A calling made good slowly but surely, like the Little Engine That Could, something remarkable has been climbing and climbing in Pittsburgh’s East End. It started as a vision to help children for whom effective guidance and results had been wanting.
The Neighborhood Academy’s mission is to “break the cycle of generational poverty by preparing low-income youth for higher education and productive citizenship.” And it has emerged as a model for alternative education, with 100 percent of its graduates being accepted into a four-year college or university. Ninety percent of those have graduated from college or are still in school. The academy, which currently has 75 students in grades eight through 12, is celebrating its 10th year on an ambitious crescendo. It has just completed construction of a new and permanent home, the result of a $10 million capital campaign begun in 2008 that exceeded its goal by $300,000. The new 7.8-acre campus in Stanton Heights includes a 26,000-square-foot athletic facility, which the academy hopes to lease and generate $250,000 a year for operaations. The 24,000-square foot academic building also features a $100,000 science lab donated by LANXESS, the global chemical company. The new building is able to hold up to 120 students, whose $20,000 tuition is paid, in part by donations from the community. For their undaunted and successful efforts, we’re putting the academy staff, its founders Jodie Moore and the Rev. Thomas Johnson, and the community that supports it on the pedestal as an example of believing in and creating solutions to one of our society’s most pressing problems. For more information, visit www.theneighborhoodacademy.org.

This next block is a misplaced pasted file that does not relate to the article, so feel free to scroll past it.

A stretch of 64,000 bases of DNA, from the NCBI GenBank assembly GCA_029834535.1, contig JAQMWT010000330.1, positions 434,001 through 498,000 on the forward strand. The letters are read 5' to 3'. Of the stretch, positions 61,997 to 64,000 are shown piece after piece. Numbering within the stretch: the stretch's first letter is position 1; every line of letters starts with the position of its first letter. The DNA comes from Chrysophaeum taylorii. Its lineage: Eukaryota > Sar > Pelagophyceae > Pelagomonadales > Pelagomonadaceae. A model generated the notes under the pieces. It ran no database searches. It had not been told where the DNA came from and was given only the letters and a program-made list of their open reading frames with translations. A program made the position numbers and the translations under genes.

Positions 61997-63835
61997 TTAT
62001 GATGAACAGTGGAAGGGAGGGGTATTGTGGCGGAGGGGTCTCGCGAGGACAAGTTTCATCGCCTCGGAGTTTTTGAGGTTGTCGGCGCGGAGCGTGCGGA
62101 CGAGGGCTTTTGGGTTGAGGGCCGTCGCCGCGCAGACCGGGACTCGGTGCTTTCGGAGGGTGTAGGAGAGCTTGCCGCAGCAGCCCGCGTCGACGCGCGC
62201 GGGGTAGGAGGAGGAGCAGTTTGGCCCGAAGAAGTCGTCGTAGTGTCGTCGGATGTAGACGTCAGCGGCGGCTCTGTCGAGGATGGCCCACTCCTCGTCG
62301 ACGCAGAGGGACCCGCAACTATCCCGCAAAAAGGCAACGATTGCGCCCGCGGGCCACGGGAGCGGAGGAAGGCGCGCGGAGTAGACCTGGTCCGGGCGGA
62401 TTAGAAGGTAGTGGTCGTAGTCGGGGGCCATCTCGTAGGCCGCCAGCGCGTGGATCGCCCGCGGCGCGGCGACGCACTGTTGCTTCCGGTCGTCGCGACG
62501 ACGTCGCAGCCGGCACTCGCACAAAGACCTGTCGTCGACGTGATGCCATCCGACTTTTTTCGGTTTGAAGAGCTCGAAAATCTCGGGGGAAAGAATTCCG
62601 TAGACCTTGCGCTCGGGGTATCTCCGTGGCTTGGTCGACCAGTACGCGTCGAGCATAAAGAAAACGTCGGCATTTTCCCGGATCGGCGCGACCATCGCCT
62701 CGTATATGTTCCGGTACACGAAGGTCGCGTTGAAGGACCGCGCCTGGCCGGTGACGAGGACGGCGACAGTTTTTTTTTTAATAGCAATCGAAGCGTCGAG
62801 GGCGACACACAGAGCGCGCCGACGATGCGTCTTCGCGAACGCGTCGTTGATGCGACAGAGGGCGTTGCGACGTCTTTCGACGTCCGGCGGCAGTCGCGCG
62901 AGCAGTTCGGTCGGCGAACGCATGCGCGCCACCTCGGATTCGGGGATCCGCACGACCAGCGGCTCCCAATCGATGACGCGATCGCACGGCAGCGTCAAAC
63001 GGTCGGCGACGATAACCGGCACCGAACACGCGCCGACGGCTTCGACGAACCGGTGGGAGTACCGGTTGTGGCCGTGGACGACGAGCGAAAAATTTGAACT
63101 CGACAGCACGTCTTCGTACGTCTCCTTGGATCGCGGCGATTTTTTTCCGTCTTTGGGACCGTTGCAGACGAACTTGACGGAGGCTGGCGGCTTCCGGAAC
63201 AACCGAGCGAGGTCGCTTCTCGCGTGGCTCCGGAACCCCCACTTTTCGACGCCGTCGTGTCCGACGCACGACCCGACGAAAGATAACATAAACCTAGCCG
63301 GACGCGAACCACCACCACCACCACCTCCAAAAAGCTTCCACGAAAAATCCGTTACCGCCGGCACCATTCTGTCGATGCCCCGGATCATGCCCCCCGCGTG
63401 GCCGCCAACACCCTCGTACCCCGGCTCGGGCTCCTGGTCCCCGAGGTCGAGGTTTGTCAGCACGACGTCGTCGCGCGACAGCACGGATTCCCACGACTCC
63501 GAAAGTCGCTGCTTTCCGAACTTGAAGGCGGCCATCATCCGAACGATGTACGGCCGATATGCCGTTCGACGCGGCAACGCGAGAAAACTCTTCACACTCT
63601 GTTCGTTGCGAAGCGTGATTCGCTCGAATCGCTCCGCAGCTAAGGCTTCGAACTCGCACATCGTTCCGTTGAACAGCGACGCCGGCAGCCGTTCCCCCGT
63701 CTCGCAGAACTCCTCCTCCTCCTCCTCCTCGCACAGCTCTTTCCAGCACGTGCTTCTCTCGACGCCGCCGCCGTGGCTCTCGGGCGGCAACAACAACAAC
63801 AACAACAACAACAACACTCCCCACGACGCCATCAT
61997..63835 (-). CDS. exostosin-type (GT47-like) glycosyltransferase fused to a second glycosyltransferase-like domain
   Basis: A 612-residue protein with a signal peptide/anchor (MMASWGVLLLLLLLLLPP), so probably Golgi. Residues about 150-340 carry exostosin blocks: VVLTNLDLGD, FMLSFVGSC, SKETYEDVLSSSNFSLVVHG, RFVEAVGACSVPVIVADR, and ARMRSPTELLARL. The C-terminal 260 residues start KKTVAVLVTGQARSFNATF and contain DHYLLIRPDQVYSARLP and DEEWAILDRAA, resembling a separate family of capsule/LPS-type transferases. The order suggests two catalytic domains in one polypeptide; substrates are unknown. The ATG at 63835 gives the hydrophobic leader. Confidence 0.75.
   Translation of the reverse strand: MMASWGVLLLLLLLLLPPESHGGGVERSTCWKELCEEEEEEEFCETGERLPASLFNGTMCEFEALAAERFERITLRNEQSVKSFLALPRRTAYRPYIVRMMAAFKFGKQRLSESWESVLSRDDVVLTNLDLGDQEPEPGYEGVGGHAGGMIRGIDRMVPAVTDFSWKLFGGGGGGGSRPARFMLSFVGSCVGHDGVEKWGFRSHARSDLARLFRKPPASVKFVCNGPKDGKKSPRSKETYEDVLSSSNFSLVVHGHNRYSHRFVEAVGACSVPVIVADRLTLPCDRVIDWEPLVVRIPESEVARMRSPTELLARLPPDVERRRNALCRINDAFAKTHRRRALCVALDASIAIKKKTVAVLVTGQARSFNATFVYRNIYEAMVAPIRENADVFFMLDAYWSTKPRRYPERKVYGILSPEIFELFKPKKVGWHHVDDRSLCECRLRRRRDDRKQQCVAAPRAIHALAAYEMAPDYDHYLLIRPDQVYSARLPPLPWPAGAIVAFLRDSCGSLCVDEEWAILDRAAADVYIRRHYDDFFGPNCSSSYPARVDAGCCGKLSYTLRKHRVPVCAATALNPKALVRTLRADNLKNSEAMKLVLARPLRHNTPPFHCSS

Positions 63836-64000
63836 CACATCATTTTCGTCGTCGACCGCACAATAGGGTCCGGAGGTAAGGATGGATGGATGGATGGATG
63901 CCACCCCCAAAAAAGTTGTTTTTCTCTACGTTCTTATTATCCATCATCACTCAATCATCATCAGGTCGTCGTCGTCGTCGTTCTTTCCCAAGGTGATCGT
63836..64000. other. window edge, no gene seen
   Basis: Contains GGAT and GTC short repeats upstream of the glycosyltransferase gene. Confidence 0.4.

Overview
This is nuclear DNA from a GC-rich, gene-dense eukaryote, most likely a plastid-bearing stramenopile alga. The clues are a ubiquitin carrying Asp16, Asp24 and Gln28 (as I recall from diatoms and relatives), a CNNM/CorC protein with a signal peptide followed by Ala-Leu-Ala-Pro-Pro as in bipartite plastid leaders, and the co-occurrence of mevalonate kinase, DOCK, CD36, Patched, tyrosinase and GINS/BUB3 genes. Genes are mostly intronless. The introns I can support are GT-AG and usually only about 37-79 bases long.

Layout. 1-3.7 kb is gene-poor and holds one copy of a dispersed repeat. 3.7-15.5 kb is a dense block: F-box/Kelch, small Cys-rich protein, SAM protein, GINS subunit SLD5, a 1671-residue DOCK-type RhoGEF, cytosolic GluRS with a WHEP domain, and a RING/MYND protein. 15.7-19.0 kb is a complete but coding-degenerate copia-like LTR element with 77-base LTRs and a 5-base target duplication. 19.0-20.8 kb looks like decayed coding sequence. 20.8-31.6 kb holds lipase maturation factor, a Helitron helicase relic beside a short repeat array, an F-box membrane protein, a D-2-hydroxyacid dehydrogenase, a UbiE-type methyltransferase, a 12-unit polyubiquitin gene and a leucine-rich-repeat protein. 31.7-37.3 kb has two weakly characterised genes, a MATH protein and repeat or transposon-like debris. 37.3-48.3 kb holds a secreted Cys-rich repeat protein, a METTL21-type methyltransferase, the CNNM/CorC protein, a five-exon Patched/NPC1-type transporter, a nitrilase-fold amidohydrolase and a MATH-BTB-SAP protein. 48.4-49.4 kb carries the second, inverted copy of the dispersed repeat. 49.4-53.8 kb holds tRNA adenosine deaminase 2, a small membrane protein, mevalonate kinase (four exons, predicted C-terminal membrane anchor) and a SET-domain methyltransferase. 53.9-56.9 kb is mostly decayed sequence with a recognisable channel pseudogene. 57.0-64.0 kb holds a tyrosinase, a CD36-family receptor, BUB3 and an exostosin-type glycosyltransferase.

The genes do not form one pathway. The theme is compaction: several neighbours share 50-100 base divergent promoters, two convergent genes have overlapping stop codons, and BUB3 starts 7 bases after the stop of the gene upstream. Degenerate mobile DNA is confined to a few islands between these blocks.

In the stocks: Saks Fifth Avenue — Parting with Pittsburgh